The survey Scientific Disinformation in Spain, carried out by FECYT in the framework of the European project IBERIFIER, shows that most citizens are concerned about the effects of scientific disinformation and that they do not feel very confident when it comes to differentiating between false and true content. The report includes a series of recommendations for dealing with this type of misinformation, which are reproduced below.
Promote media literacy among the entire population
Given their important role in the ability to discern the veracity of scientific issues and limit the spread of misinformation, there is a need to enhance competences that enable people to engage critically and effectively with information, with other forms of content, with different sources and their ability to verify information, and with different types of dissemination modalities.
Increasing knowledge of how science works
The public must be able to understand the provisional nature of science, so that a new discovery can discard previous knowledge. This, far from being a problem of mistrust in science, should reinforce that trust as an activity subject to constant judgement.
Promote knowledge about the social practices that the scientific community uses to produce reliable knowledge and the criteria for scientific expertise
Scientific knowledge is highly specialised and, due to the limits of our knowledge and time, we often rely on the expertise of others, so people may use their trust in experts or institutions as a shortcut. In this sense, it is necessary to promote a) knowledge about the social practices that the scientific community uses to produce reliable knowledge, such as the importance of consensus or peer review, and b) the ability to question the reliability of a source and its specialised scientific expertise in the area in question (Osborne, J. & Pimentel, D., 2022).
In relation to the previous point, disinformation disseminated by scientists and health professionals in different media, especially in social networks, should be avoided (Ferrer, 2022). This happens when different science and health professionals broadcast news in which they have no expertise or capacity to discern its veracity. Reception occurs with an authority bias, as the public is often unable to assess their ability to do so. Sometimes this misinformation has no false basis, nor is it opinionated, but it is inadequately communicated and loses accuracy.
Promoting skills for "healthy" scepticism
Trust in institutions, greater confidence in science and greater knowledge about how science works, and conspiratorial mindsets are associated with concerns about disinformation, which could help alert people to the risks of disinformation. In this sense, it is important to promote the skills to exercise 'healthy' scepticism - the ability to accept evidence - as opposed to the absolute suspicion of anything related to the official, evidence-immune narrative of conspiracy thinking.
Avoid politicisation of scientific facts
Ideology can play a role in discerning and disseminating scientific misinformation, which shows the importance of avoiding "politicising" scientific findings and differentiating these from political measures or decisions, in which other social, economic, ethical, etc. factors also play a role.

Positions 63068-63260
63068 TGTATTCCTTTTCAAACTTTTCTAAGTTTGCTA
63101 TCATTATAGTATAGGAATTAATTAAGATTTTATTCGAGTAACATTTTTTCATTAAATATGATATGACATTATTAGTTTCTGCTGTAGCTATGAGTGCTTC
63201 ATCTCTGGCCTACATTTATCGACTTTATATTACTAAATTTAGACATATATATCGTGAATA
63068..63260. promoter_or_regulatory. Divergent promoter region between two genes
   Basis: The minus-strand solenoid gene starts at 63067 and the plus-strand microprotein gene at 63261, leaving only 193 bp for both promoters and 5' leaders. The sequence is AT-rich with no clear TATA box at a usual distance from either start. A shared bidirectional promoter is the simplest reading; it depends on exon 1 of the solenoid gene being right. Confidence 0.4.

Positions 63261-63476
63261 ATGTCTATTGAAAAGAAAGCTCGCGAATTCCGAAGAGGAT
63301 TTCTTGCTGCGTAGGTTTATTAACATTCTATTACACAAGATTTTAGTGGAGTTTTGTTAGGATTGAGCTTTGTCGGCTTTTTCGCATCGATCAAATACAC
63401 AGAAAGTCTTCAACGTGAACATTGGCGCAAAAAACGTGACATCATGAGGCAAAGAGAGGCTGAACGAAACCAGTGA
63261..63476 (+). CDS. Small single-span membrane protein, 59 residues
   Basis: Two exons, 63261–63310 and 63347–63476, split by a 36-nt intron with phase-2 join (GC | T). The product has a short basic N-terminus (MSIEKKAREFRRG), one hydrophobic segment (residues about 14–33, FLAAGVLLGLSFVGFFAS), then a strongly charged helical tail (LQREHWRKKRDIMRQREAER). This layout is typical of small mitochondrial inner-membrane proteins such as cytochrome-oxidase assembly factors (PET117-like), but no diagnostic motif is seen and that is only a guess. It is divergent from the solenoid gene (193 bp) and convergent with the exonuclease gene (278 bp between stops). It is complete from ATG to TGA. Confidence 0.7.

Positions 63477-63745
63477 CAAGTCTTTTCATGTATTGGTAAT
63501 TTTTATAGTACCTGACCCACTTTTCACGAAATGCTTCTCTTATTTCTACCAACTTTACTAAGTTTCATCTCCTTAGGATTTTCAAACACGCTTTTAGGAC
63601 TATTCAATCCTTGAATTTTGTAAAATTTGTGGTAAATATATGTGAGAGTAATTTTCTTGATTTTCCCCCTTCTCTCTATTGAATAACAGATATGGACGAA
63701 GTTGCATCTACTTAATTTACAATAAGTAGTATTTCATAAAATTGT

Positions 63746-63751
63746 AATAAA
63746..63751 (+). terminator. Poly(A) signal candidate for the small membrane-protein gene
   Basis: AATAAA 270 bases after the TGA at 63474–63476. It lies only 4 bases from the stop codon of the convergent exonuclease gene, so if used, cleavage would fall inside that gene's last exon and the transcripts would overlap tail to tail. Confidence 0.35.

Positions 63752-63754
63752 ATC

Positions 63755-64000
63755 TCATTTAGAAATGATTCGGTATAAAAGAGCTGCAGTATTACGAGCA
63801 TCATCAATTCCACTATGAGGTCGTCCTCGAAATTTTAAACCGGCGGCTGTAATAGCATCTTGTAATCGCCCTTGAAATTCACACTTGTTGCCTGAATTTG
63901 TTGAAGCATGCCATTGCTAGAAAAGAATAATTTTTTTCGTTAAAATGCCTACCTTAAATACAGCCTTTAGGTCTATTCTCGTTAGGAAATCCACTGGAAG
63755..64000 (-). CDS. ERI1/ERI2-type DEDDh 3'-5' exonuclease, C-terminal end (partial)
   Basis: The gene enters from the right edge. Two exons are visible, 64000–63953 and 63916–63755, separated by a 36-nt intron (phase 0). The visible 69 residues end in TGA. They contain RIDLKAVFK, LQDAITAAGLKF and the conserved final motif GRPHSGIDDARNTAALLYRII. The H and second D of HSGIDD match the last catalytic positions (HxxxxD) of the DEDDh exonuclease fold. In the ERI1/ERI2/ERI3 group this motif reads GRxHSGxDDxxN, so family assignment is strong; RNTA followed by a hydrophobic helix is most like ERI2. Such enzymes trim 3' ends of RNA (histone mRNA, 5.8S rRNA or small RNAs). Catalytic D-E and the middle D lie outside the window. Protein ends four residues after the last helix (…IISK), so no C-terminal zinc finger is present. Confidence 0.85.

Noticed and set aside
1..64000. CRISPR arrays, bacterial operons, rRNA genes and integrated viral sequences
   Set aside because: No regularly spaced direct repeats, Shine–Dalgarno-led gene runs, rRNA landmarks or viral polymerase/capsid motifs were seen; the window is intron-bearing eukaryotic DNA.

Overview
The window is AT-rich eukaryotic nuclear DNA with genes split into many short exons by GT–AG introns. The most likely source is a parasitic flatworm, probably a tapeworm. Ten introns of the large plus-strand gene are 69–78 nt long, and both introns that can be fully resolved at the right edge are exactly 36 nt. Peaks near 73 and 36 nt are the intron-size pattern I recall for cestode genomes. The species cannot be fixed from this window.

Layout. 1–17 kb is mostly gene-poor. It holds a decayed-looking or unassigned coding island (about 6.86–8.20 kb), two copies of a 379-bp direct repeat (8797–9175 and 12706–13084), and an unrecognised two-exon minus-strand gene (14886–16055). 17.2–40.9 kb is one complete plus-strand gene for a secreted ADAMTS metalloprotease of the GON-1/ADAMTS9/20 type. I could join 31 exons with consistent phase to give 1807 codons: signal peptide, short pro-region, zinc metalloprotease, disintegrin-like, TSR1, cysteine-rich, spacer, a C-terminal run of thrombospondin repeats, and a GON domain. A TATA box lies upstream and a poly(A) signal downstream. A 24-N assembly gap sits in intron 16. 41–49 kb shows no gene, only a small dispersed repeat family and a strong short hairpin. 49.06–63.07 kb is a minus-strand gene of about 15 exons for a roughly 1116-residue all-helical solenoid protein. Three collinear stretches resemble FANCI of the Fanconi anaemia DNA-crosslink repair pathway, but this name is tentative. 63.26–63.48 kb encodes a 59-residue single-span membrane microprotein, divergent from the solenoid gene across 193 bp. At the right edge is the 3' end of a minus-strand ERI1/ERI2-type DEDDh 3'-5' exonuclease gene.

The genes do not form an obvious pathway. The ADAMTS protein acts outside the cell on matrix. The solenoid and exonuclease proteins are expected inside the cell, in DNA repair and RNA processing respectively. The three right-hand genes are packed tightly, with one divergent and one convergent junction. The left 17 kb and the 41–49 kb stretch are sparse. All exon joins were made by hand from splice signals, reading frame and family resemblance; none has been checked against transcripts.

Encouraging responsible and quality scientific communication
Although social media play an important role in the dissemination of scientific misinformation, people tend to attribute less credibility to these channels. In this sense, it is essential to promote the quality of scientific communication by media and institutions, both to avoid misinformation and to build public trust in these organisations.
Promoting specialised science journalism
Professional and specialised science journalism should be promoted which, without losing its independence and critical capacity, allows scientific findings to be contextualised, conveys the provisional nature of science as a strength and avoids "false balance" in the media, presenting an issue as more balanced between two opposing views than what is supported by the evidence. This is not to say that the public cannot have a say in the effects that scientific findings, or their applications, may have, but it is important that they are distinguished from the facts. In this respect, initiatives that provide resources to the media to cover scientific news, such as the Science Media Centres or the European Science-Media Hub, are useful.
Promote specialised structures, means and resources dedicated to science communication
For their part, scientific institutions themselves play an important role, so it is necessary to promote specialised structures, media and resources dedicated to science communication that involve the public and can provide effective and responsible information, avoiding exaggeration of scientific findings, communicating uncertainty and promoting knowledge about how science works.
Incorporate measures to limit the spread of disinformation promoted by algorithms
It is important to work with search engine and social media algorithms to penalise misinformation. Existing algorithm biases (such as interaction bias) often increase the spread of hoaxes. In addition, competition for attention and the use of tactics favoured by these algorithms can encourage scientists and institutions to contribute to information noise and misinformation.